Jamie, who this show has already established as a particularly smart businessman, does even more to distinguish himself in that regard once the Frasers reach River Run, recommending that Jocasta plant rice rather than wheat along the river against Lieutenant Wolff’s suggestion. In fact, Jocasta is so impressed by Jamie’s mad skills that she announces she’s making him the heir to her estate, with the intention of letting him take over the gig of running River Run. Only downside? She didn’t exactly run the idea by Jamie beforehand. Claire is less than thrilled about the idea, especially if it means inheriting Jocasta’s slaves in the process. Jamie’s on her side where that issue is concerned, but when he investigates how to pay for their freedom, he learns the price is steeper than he realized, more than the estate can even begin to cover, and the threats faced by those of a similar mind have ranged from financial cost to mysterious disappearance. For now, they’re at a loss as to how to proceed on that front, but it’s not the only issue they’re ultimately torn on.
Jocasta asks Jamie to act as her appointed representative in at the aftermath of an incident between her overseer and one of her slaves. When Jamie and Claire arrive on the scene, it’s with nothing short of horror that they realize the law of the land demands the man’s execution, since the overseer’s blood was shed in the fight. But Claire’s intent on saving his life, and she and Jamie take the young slave — whose name is Rufus — back to the house in order to try and help him.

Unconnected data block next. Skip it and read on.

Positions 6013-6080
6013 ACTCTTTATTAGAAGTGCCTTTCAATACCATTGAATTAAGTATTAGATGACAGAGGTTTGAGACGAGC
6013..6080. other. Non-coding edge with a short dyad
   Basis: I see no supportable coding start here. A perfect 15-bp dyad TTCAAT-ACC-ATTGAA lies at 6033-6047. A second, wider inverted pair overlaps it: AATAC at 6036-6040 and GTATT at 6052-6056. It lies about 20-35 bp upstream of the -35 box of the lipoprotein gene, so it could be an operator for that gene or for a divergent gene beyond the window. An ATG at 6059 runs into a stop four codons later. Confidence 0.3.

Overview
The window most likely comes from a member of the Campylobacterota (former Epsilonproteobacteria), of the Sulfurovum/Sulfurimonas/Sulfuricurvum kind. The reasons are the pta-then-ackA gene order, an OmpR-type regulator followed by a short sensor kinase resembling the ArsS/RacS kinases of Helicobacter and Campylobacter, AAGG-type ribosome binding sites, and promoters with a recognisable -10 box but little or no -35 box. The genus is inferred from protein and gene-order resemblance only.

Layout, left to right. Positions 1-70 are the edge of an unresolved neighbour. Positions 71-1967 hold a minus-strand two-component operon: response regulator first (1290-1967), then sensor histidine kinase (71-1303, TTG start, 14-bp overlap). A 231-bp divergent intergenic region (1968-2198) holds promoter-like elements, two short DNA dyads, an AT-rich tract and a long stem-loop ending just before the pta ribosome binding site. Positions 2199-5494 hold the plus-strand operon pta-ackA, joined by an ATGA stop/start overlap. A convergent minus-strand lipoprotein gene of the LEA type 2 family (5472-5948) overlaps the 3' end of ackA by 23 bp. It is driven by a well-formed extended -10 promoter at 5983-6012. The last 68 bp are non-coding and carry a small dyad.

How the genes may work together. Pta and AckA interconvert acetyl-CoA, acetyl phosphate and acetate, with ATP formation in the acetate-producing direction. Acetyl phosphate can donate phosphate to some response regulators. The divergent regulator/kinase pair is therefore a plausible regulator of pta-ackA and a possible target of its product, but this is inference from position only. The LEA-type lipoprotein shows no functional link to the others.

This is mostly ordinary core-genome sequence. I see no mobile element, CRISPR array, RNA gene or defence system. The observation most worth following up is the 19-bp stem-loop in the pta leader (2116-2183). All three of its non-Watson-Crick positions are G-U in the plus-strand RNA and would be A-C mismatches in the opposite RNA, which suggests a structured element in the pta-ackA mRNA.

Unfortunately, word of the Frasers’ interference in what’s viewed as a rightful punishment in response to inflicted violence against a white man has reached the locals, and a small mob assembles outside of River Run demanding Rufus be brought out by midnight so they can exact justice. As the riot grows in both strength and intensity, Jocasta urges the Frasers to surrender Rufus to his fate. But Claire refuses to hand Rufus over to what will certainly be his death, though Jamie reminds her that even if they attempt to facilitate his escape, others will likely bear the brunt of his intended punishment. Ultimately, rather than give the mob what they want so that Rufus' last moments will be those of pain, and against her physician's instincts entirely, Claire heeds Ulysses’ earlier suggestion to free his soul from his body before the worst happens and administers the young man a dosed cup of hot tea that enables him to slip into a quiet sleep, breathing his last.Ian
First off, Rollo accidentally chasing a skunk is one of the best moments of the entire episodes, especially when Ian marches with the dog right into the parlor to everyone’s disgust.
But the incident also enables Ian to make a new friend: John Quincy Myers, a mountain man who develops a burgeoning friendship with Ian and tells him stories of encountering various native tribes while correcting some of his mistaken superstitions. Ian’s clearly taking an interest in learning more about America and the Native Americans in particular (especially the ladies, but he’s also a teenage boy so that makes sense for him). He’s clearly rankled by the way Lieutenant Wolff discusses them at Jocasta’s party, pointing out the obvious fact that, well, they were here first. How much will this new relationship sway Ian’s intended path now that he’s decided to stay in the colonies with Claire and Jamie? Time will tell.
That’s it for now, Outlander fans! Feel free to sound off in the comments about your favorite moments this episode, as well as your predictions for where this season will go, or tweet at us over at @Syfyfangrrls. How will Jamie and Claire cope with the fallout from their first week at River Run, and will Jamie accept Jocasta's offer or reconsider Tryon's in terms of getting himself some land to build a home on? See you next week!